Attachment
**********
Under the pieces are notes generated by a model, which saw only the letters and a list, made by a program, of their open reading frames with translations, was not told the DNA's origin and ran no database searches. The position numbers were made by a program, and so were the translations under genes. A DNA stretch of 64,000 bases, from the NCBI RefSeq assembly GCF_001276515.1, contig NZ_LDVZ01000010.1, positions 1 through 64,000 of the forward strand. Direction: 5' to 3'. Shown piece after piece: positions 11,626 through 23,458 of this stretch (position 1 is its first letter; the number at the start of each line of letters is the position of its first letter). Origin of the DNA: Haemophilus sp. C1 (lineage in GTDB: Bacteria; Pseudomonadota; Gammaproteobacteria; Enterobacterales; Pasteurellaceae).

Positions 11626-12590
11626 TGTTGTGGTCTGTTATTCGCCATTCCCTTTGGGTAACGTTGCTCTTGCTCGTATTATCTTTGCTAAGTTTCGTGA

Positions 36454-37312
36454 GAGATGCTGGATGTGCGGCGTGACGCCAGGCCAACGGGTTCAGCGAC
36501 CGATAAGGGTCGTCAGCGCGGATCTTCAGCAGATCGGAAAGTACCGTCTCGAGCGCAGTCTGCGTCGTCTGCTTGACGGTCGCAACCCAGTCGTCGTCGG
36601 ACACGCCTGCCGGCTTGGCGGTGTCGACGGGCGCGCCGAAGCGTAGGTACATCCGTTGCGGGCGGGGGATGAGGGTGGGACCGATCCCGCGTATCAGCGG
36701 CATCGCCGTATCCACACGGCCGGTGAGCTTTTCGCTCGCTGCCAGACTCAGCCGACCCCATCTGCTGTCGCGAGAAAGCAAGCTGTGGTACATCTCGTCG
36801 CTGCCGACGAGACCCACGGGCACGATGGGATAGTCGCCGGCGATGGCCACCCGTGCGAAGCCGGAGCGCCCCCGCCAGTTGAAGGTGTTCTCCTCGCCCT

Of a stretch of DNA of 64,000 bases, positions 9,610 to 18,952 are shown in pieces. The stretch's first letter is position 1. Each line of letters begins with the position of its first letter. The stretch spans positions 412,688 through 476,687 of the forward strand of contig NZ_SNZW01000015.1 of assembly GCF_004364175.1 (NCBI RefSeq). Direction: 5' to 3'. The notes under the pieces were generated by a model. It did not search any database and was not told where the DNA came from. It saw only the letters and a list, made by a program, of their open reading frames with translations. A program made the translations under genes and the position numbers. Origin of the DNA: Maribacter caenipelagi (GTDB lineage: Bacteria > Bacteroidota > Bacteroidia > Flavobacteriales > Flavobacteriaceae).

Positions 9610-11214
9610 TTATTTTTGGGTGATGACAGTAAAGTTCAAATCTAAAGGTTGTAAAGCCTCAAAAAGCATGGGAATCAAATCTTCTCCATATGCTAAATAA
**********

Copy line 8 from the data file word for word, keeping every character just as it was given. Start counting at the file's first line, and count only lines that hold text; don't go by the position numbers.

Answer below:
36701 CATCGCCGTATCCACACGGCCGGTGAGCTTTTCGCTCGCTGCCAGACTCAGCCGACCCCATCTGCTGTCGCGAGAAAGCAAGCTGTGGTACATCTCGTCG